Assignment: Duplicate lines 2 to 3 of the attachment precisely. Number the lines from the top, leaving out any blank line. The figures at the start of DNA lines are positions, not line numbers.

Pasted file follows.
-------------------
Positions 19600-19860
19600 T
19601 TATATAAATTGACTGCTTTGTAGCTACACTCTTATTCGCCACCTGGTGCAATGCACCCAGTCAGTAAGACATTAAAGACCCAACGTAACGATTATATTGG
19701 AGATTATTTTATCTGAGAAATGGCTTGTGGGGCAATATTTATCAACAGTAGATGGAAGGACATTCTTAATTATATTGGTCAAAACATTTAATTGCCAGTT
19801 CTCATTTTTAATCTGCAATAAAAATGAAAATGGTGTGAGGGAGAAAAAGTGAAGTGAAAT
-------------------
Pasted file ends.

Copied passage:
19600 T
19601 TATATAAATTGACTGCTTTGTAGCTACACTCTTATTCGCCACCTGGTGCAATGCACCCAGTCAGTAAGACATTAAAGACCCAACGTAACGATTATATTGG